The screen grab below shows the view for the small city of Eindhoven in southern Netherlands. A smattering of bike path still photos are strewn about the map of the city. Click on one of the tiles to see what it is like—from the perspective of a cyclist—to ride in a number of the city’s calm, well-paved bike paths.
What’s impressive, and most potentially useful about Cyclodeo, is that each section of the video is geocoded to match the map. That red line is a bike path. Click anywhere on the line to see the frame of the video that corresponds to what that exact part of the path looks like. The site also calculates the distance of that ride and the average speed. It adds up to a pretty solid picture of what a bike trip will be like, all available before you leave the house.
“In the very near future close to 100 kilometers of videotaped cycling rides from Copenhagen will be released,” Cyclodeo founder Samir Bendida says. He tells us the company’s bike path mapping is expanding to other cities soon after. “This will allow comparison of cycling infrastructure from different cities which could hopefully inspire city planners to improve their own network for cyclists.”
There is already a NYC map posted with a few sample test rides that hint at this use.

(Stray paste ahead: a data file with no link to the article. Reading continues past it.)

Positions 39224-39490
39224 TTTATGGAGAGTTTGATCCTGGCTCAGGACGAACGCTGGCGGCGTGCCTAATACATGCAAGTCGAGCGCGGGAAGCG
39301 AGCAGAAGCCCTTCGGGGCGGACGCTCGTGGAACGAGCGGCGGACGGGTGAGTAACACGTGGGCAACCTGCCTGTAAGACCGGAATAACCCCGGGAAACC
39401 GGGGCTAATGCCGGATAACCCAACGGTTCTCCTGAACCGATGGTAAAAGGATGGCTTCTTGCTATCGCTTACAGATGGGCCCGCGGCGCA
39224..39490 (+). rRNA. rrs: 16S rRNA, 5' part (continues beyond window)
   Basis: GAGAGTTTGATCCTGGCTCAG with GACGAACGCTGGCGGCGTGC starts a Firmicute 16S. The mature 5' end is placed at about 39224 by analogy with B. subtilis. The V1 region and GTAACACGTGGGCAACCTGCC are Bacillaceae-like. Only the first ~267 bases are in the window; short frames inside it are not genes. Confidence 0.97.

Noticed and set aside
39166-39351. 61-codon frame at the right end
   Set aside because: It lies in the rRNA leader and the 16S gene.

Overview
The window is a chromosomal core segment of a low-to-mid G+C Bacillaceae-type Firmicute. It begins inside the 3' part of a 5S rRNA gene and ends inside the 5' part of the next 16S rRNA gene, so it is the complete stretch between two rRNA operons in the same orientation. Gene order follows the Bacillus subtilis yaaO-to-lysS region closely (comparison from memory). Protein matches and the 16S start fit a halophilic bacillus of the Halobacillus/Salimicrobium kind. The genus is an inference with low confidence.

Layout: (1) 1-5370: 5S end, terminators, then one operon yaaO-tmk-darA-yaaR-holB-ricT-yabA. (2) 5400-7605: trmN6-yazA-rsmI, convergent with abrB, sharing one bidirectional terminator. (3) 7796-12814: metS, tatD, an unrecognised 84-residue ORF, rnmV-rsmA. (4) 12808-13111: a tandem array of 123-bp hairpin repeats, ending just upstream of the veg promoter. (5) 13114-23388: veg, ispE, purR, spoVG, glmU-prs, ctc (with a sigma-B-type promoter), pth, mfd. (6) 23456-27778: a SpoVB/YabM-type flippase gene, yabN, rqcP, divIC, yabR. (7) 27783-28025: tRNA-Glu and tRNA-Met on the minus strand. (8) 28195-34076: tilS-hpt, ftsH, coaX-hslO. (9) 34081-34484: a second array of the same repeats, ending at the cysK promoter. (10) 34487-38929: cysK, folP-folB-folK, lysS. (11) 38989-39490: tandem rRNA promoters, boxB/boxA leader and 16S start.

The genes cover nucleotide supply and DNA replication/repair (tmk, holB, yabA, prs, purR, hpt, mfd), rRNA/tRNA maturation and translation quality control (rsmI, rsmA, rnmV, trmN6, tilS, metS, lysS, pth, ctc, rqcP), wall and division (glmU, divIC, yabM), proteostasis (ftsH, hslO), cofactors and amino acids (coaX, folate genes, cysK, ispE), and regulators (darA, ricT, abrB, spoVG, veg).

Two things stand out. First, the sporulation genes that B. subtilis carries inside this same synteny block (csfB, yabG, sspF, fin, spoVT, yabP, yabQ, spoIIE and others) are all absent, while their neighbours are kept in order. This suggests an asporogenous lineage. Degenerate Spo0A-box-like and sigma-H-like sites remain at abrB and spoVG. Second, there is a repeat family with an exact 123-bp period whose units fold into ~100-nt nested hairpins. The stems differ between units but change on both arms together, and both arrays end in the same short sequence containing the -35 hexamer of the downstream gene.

Some streets just aren’t pleasant rides in Manhattan. Seeing which ones have better bike lanes might help guide a route, or let a cyclist know the safest way home.
Google Street view is certainly a more comprehensive tool with endless panoramas of static images, but as the short sample New York rides show, a nice urban bike ride is not just about what stripes line the road, but how the lane is respected by cars. A video in this case really is worth a 1,000 pictures when it comes to conveying what it’s like to ride on a given street.
Pairing video to a map is a clever use of a new technology even if the sheer immensity of videotaping every bike path in a major city seems prohibitive and potentially an obstacle to turning these sample maps into fully populated cycling tools.
In the meantime though, fans of urban cycling might just enjoy seeing what a ride is like in other cities. Here is Copenhagen during rush hour—set to opera for some reason—hectic, safe, and because of the soundtrack, a tad heroic.